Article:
Mercy in the Midst of Struggle: A DACA Story

Mercy in the Midst of Struggle: A DACA Story December 30, 2016

By Greg Smith, 

Sitting in our office reviewing his renewal DACA application (DACA stands for “Deferred Action for Childhood Arrivals”), this older teen from Mexico hardly says a word. This is normal. Unless the subject is video games, he doesn’t usually have much to say.

But we understand. Born with spina bifida, crossing the border with his mother when he was three years old, he’s developed little interest in sports, cars or other things boys his age have as common points of interest.

Yet what both he and his mother share with our agency, LUCHA Ministries, is a trusting relationship over a decade old shaped by the many ways we’ve been there for each other. From the free or low-cost wheelchairs we’ve helped secure for our young friend, to the untold number of tamales and other Mexican delectables his mother has prepared for our ministry’s Christmas parties and celebrations, the blessings have flowed both ways. So it’s natural, when the time comes to renew DACA, that his mother comes to us.

LUCHA Ministries, located in Fredericksburg, Virginia, is a faith-based, non-profit organization dedicated to serving our area’s first-generation Latino community. We believe Jesus’ call to show mercy unconditionally to “the stranger” (Matthew 5:7; Matthew 25:35) clearly defines our response to the needs and challenges Latinos and their families face.

Antonio, an immigrant from Peru, lost his right eye in a work-related accident. Defeated and depressed, all he wanted to do was return home as quickly as he could. We encouraged him to stay in the U.S. long enough to win his court case (a co-worker gouged his eye out with a broom handle). And we invited him to volunteer with our ministry, as a way of helping him find purpose again.

“After my accident,” Antonio reflected,” what I longed for the most was not money, or perhaps not anything material. I only wanted someone to give me back my sight, so I could go back to work, to continue the struggle, to continue to work for my family, for my parents, for my son, whom I love so much.  And thanks to God, LUCHA Ministries granted me the joy of seeing again, not with the sight I lost, but seeing in a different way, from the heart.”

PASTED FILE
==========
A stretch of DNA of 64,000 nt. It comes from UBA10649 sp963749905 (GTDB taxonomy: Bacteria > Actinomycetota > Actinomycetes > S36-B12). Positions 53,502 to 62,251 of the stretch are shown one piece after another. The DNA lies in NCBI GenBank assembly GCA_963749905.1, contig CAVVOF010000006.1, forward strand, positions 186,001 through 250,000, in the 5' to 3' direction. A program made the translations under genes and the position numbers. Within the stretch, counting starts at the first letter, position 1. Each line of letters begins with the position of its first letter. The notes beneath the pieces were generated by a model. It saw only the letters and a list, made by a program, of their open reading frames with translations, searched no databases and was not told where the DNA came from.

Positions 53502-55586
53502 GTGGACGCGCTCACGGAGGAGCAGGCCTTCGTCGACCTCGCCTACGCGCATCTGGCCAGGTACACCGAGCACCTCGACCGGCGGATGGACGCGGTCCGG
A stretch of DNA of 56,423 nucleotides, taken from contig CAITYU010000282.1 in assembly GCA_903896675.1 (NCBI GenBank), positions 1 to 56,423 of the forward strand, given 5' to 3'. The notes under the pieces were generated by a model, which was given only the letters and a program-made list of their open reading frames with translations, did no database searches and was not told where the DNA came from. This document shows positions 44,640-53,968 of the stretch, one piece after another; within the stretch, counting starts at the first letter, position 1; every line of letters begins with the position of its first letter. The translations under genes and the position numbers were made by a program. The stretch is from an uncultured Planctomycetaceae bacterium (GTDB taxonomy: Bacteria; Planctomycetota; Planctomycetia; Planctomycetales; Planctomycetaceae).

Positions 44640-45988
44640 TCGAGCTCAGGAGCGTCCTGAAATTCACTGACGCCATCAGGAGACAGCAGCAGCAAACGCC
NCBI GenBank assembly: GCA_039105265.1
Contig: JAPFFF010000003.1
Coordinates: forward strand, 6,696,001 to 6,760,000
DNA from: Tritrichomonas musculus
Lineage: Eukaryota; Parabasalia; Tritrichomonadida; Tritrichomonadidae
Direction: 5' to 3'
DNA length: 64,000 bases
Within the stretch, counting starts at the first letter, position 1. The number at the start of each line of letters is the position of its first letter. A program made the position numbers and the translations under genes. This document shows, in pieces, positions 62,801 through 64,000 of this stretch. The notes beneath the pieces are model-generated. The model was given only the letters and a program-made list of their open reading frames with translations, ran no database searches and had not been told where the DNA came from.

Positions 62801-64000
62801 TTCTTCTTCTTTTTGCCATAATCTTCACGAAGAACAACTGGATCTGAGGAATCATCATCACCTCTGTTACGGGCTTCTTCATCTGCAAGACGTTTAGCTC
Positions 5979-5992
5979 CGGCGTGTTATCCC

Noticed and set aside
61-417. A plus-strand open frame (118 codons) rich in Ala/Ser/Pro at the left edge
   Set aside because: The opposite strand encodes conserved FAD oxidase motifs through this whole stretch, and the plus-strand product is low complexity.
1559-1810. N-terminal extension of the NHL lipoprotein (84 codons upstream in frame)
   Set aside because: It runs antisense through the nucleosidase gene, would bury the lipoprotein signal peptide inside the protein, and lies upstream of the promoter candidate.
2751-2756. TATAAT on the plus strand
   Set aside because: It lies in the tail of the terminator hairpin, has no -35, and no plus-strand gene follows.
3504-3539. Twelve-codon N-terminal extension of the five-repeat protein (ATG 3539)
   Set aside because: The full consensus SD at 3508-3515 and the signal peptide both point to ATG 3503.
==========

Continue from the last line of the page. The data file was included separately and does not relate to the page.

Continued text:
We founded LUCHA Ministries in 2004. Since then, our goal has been to embrace the area’s 30,000 Latinos with services that empower, encourage, educate and advocate on behalf of immigrants. Essentially, we seek to address the immigrants’ struggle, or lucha, in adjusting to life in the US.

“When Latinos come to this country and they face so many struggles, it’s not easy for them to trust someone,” explains Victor Gomez, LUCHA Ministries founder and United Methodist pastor. “It takes time. You have to build relationships.”

Executive director and founder Sue Smith recounts how these relationships began.

“We started LUCHA Ministries by going to the homes of Latino friends, listening to their stories and learning about their needs. We never asked questions about their legal status or made their status a condition for receiving services. Little by little we gained their trust, and the bonds were formed.”

Recently, LUCHA Ministries built upon its relationship with the Latino community by seeking, and receiving, recognition from the Board of Immigration Appeals of the US Department of Justice to offer low-cost immigration legal services to the entire immigrant community, both Latino and non-Latino. I serve as the LUCHA Ministries’ BIA accredited representative and the Immigration Legal Services’ program director.

Why plunge ourselves into the complicated area of immigration law? The reasons are numerous.  Certainly a major reason stems from the large role immigration has assumed in our national dialogue. Another reason is because our laws allow qualified immigrants to legalize their status or, once having legal residency, to seek to become naturalized citizens. So it’s only fair and right qualified immigrants have the chance to pursue these options.

But another reason is that creating an immigration legal services program allows us to extend, in perhaps the most tangible and powerful way possible, mercy and compassion to our immigrant friends and neighbors in ways that honor our country’s heritage. We know that not everyone qualifies to receive an immigration legal benefit. We also know that, for those who may qualify, the road towards legal status can be long and fraught with danger.

But the road symbolizes hope, and the realization of a dream. It also fulfills the promise of America, and secures a bright future for our country which, since its founding, has been blessed and enriched by the creativity, strength and grit of the immigrant community.

Back in our office, as his accredited representative I point our Mexican teenage friend to the line he is to sign on the DACA application form.  At this juncture on the road, he is not able to seek legal permanent resident status. But he is able to renew DACA, which provides him the ability to work legally in the country while protected from deportation for two years.  Which only makes sense, since the US, and specifically our part of Virginia, is his home.

It is our privilege at LUCHA Ministries to walk alongside this young man and other immigrants like him in their struggles to realize a full and meaningful life.

Greg Smith and his wife, Sue, are Cooperative Baptist Fellowship field personnel serving the first-generation Latino immigrant community through LUCHA Ministries, Inc., located in Fredericksburg, Virginia. Learn more about and support the Smiths and LUCHA here. 

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